Transport in Plants

Like all living organisms, plants require a system to transport minerals, food and water throughout their structures. Transportation in plants is carried out by two different tubes:

  • Xylem
  • Phloem

Xylem vessels transport water and mineral ions from the roots to the leaves. Phloem vessels transport food substances, such as sucrose and amino acids, from the leaves to other parts of the plant.

  • Therefore, the veins in a leaf consist of xylem tubes, which transport water to the leaf, and phloem tubes, which transport sugars away from it.

The diagram below shows the process of water and mineral ions taken up by plants.

A detailed diagram of a plant, showcasing the xylem and phloem transport systems. On the left, the xylem, coloured in orange, is labelled to have a one-way flow for transporting water and minerals, no end walls between cells, and is stiffened with lignin. The plant's green stem contains the xylem and phloem structures. On the right, the phloem, shown in blue, facilitates a two-way flow and carries both water and food. It has distinct end walls with perforations. The base of the plant has brown roots embedded in soil. Arrows point upwards indicating the uptake of "Water and minerals" from the soil, and there's also a label indicating "Photosynthesis products" moving within the plant. Above the stem, bright yellow flowers bloom.

  • The process that transports substances in the xylem is called transpiration
  • The process that transports substances in the phloem is called translocation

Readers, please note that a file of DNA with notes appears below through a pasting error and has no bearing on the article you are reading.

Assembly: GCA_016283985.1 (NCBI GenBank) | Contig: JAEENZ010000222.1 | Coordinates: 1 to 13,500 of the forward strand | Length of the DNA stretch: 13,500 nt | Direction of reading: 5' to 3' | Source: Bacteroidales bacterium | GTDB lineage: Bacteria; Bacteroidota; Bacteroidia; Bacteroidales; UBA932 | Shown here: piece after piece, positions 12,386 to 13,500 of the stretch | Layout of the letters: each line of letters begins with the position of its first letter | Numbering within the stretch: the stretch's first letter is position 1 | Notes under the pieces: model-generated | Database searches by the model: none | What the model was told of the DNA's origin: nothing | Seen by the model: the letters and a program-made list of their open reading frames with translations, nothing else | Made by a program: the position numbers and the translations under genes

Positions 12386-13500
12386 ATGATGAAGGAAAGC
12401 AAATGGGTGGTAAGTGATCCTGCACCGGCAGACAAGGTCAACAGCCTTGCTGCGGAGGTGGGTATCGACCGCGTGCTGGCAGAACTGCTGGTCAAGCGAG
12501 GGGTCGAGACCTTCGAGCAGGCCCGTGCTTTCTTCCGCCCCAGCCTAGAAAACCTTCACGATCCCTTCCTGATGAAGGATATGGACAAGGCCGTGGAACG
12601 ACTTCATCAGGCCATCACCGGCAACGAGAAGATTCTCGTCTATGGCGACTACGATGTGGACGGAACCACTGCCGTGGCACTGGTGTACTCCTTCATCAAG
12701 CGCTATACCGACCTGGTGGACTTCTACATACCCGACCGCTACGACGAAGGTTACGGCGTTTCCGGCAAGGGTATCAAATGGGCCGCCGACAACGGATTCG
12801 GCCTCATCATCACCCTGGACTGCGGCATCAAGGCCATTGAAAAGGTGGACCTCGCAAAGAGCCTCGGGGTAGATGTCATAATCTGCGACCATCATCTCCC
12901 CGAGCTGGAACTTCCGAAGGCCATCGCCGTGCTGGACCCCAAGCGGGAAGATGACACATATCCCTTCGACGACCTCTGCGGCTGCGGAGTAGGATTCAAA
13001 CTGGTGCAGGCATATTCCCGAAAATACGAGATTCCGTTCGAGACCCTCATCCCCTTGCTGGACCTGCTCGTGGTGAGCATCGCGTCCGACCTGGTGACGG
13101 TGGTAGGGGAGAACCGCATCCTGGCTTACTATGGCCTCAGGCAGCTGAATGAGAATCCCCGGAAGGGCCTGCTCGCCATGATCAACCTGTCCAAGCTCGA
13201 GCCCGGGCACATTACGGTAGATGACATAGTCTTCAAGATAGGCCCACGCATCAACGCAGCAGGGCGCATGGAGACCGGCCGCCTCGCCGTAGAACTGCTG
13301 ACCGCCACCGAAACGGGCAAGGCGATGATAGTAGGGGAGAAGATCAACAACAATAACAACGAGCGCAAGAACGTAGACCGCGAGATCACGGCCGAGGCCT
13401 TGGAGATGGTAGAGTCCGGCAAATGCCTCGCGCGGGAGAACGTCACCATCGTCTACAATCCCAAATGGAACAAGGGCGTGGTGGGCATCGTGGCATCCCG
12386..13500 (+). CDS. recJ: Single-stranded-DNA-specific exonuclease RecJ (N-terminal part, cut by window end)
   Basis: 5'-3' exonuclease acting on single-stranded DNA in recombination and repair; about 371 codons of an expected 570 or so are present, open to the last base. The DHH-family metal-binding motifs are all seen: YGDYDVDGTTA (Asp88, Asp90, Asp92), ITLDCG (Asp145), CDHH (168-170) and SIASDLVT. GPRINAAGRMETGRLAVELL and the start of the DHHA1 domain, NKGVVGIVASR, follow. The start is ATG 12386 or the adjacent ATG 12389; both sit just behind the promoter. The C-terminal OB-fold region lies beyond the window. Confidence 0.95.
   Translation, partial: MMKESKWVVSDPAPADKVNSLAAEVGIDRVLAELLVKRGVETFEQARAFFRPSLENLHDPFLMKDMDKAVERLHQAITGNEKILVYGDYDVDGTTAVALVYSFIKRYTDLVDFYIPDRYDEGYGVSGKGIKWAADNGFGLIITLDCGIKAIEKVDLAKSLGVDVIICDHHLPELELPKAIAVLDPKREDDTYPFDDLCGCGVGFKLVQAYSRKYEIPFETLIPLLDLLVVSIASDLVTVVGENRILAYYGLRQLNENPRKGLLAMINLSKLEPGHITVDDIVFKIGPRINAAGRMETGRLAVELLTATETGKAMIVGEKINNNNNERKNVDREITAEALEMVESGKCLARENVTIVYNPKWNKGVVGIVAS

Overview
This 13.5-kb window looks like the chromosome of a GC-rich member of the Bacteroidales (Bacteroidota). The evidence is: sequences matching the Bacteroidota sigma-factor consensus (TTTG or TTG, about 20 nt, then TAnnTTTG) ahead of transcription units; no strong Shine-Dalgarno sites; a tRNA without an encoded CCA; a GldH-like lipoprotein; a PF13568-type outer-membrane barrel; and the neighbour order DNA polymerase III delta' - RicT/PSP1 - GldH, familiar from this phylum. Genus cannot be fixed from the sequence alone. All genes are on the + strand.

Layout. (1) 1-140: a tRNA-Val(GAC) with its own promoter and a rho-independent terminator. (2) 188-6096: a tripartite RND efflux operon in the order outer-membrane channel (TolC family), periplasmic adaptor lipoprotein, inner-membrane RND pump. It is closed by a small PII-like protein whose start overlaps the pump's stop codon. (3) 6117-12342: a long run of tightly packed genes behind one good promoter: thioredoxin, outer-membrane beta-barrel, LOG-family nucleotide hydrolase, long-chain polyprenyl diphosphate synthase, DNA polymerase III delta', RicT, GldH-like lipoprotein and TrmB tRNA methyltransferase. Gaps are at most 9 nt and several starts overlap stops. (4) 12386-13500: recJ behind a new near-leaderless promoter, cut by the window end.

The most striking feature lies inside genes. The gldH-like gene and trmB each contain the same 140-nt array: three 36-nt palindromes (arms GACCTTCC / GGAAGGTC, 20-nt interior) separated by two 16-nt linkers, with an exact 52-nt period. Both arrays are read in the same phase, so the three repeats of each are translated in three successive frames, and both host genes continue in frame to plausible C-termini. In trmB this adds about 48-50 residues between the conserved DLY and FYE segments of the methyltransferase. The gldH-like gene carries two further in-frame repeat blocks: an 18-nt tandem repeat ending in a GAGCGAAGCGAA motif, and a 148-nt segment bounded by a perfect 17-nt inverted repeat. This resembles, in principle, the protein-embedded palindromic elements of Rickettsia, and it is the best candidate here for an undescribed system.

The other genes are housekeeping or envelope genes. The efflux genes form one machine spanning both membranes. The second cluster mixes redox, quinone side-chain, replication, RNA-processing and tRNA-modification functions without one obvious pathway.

Root Hair Cells

Root hair cells have a small, thin extension. It pokes out into the soil to absorb water by osmosis. The purpose of these root hair cells is to increase the surface area of the root that is in contact with the soil. This allows the plant to absorb more water and minerals.

They also contain a lot of mitochondria, which release energy from glucose during respiration. This provides the energy needed for the active transport of mineral ions.

  • As root cells are located underground in the dark, they dont have chloroplasts.

The diagram below shows the absorption of water and minerals from the soil by root hair cells.

A zoomed-in view of a plant's root hair cell interacting with its surrounding environment. On the left, the green root hair cell is shown in detail with labels identifying the cytoplasm, cell wall, nucleus, vacuole, and the protruding root hair. Arrows depict the movement of water and minerals from the surrounding brown soil particles into the root hair cell. On the right, there's a depiction of a plant with vibrant green leaves planted in brown soil. Below the plant, a label reads "PLANT" and an arrow points downwards to a brown circle representing the root system, labelled "ROOTS". From the roots, another arrow completes a cycle back to the plant, emphasising the continuous movement and absorption of nutrients.

Water passes into the root hair cells by osmosis due to the higher water potential of the soil compared to the cytoplasm of the root hair cell. Once the water is absorbed by the plant through the root, it is transported by the xylem to the leaves, entering the mesophyll cells.

The water absorbed from the soil by the plant is used for:

  • Photosynthesis
  • Supporting leaves by keeping the cells rigid
  • Cooling the leaves by evaporation
  • Transporting dissolved minerals around the plant

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